Using Cow-Calf Health and Production Data Series | Pregnancy Percentage

Pregnancy testing beef cows has many advantages. Previous articles have discussed in the importance of pregnancy testing on cow-calf operations. Working with a veterinarian to stage pregnancies in a cow-calf herd has two primary benefits: 1.) identify open cows, and 2.) determine when cattle conceived during the breeding season. This post will focus on the first of these two benefits. Knowing which cows are pregnant allows the producer and their veterinarian to 1.) objectively evaluate their operation’s pregnancy percentage, 2.) if the pregnancy percentage is not adequate, begin an investigation of potential causes of the problem, 3.) plan for resources (hay, supplement, pasture, human labor, etc.) that will be needed during calving, 4.) determine how to manage open cattle to minimize profit losses.

For cow-calf herds, profitability begins during the breeding season. Pregnancy percentage measures the success or failure of the breeding season. An annual pregnancy percentage of 90-95% is attainable goal for most cow-calf operations, although this goal is dependent on environmental and economic factors. Pregnancy percentage is measured by pregnancy checking cattle after the conclusion of the breeding season (i.e. for spring calving herds, this is commonly done in the fall, and vice versa). Pregnancy percentage is calculated by dividing the number of pregnant females by the total number of females exposed during the breeding season. Any females sold between breeding and pregnancy check should not be included in the count of total females exposed because their pregnancy status is unknown. Any cows that die or are culled between breeding and pregnancy check should remain in the total count of females exposed.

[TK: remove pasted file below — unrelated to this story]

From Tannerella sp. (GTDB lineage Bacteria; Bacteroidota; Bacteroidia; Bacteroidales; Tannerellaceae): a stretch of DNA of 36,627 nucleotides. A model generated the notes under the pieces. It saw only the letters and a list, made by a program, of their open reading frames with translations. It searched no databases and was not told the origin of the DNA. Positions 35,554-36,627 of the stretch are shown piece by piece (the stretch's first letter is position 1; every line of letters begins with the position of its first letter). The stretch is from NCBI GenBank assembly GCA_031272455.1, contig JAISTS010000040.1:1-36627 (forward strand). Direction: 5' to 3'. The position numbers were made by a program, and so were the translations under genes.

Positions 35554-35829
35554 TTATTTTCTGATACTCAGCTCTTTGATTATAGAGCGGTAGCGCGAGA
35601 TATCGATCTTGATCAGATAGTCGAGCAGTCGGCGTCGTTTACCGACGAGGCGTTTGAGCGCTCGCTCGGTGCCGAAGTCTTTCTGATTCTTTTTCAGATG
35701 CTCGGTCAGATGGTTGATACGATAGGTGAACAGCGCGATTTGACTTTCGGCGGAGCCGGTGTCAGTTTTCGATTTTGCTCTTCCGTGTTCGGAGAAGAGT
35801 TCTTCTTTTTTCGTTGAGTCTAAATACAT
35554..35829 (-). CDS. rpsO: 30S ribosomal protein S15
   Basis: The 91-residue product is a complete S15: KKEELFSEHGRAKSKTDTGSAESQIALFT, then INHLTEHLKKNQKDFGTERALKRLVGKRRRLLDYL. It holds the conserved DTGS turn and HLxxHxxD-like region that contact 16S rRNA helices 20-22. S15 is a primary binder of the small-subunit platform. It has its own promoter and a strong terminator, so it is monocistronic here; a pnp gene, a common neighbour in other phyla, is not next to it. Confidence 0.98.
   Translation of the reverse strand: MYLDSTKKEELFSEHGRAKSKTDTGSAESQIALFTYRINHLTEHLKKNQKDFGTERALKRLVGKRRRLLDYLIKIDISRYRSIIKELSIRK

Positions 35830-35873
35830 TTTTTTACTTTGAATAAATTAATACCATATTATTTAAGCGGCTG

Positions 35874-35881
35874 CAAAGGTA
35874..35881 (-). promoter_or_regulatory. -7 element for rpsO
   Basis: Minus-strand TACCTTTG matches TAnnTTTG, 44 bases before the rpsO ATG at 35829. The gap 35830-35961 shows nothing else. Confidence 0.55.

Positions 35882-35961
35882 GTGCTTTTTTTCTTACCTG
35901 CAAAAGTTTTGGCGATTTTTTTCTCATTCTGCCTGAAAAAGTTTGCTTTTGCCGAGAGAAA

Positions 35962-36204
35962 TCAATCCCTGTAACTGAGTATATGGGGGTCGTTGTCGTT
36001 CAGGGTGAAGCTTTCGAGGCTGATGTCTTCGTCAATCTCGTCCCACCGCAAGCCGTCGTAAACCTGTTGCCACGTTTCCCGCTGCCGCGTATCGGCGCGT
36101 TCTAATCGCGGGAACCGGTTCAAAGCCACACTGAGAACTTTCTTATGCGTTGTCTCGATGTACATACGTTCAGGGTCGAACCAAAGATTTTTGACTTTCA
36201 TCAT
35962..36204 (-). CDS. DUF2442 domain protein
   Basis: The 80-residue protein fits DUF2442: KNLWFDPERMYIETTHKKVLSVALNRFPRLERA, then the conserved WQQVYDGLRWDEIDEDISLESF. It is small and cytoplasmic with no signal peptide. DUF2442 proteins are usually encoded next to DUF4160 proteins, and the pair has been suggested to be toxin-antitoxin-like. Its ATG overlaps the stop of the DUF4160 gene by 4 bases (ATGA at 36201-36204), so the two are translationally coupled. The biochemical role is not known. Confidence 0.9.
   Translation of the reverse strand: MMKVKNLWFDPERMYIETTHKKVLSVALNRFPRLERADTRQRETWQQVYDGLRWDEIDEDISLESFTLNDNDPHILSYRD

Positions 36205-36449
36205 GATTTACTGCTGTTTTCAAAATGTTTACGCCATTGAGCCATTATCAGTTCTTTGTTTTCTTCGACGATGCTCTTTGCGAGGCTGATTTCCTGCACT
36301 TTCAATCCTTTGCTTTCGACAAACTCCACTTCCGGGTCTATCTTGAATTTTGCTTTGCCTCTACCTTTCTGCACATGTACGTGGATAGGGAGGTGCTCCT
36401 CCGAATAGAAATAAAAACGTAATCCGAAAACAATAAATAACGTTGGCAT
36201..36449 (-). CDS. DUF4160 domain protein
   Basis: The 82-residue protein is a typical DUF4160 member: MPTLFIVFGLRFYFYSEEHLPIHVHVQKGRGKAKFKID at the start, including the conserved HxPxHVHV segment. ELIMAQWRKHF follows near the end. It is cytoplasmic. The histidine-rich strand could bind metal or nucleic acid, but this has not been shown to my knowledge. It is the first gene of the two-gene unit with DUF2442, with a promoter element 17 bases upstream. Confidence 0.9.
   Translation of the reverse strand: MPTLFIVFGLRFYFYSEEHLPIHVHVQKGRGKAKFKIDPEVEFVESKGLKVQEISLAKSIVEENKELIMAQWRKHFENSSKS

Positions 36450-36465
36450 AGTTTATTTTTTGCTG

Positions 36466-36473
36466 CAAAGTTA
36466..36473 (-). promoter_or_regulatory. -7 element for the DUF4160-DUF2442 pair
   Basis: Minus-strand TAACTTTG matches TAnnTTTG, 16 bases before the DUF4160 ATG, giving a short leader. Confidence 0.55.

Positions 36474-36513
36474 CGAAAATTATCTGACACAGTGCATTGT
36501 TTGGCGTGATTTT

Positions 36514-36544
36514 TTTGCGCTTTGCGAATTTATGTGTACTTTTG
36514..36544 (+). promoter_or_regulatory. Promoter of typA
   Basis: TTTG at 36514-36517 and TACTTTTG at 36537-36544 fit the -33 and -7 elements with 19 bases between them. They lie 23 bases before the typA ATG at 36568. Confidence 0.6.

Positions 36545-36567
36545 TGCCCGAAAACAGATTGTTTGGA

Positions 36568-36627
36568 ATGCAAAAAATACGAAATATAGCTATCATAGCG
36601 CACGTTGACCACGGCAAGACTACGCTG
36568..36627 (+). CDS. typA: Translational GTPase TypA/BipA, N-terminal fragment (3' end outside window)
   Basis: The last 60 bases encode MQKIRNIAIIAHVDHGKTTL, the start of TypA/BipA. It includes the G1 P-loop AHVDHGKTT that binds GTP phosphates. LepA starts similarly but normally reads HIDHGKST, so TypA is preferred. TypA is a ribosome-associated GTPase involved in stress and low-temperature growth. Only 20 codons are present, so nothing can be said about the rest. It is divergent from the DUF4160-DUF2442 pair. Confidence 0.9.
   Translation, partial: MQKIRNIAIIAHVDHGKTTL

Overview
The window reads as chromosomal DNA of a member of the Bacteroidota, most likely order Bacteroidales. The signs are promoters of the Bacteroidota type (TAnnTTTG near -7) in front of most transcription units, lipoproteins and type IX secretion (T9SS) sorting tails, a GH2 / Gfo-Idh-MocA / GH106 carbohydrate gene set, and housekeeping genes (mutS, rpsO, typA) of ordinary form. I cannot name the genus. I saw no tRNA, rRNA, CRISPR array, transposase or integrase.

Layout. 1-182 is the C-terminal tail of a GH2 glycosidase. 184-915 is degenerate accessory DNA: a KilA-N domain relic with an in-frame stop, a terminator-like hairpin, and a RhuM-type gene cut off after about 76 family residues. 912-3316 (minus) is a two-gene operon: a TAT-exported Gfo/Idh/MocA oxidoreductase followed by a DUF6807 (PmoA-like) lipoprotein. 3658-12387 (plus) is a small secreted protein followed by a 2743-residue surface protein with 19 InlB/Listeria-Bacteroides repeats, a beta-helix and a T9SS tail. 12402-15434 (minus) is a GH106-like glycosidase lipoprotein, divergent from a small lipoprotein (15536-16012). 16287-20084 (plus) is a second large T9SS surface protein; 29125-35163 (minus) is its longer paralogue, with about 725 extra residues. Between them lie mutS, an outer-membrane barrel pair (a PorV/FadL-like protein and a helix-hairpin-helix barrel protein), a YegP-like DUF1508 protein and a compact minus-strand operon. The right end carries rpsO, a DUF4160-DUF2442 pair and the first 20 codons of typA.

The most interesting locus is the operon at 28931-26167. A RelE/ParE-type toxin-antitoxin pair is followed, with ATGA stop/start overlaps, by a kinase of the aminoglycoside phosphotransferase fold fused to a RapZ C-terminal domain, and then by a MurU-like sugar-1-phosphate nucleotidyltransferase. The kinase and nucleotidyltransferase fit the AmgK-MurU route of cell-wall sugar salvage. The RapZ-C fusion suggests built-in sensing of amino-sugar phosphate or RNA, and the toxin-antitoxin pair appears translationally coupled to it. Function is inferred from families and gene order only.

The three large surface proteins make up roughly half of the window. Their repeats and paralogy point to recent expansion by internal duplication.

When used in comparison to similar operations, pregnancy percentage can provide the producer and their veterinarian with evidence that nutrition, bull power and fertility, herd health, and the match between genetics and the environment are all adequate. A pregnancy percentage lower than that of similar operations or previous years may indicate a problem in one or more of these areas. The value of pregnancy percentage can be further improved by sorting females by relevant management characteristics (i.e. age, breed, pasture, body condition, etc.). For example, it is important to manage the nutrition of first-calf heifers appropriately, as they are often the group most susceptible to failure to rebreed due to problems with body condition after having their first calf. These individuals often need additional nutritional resources to make up for the added metabolic demand of lactation, in addition to growth of the dam. Stratifying pregnancy percentage by age will also help producers find older age groups of cattle that are becoming less efficient, and may require more resources to maintain an adequate pregnancy percentage.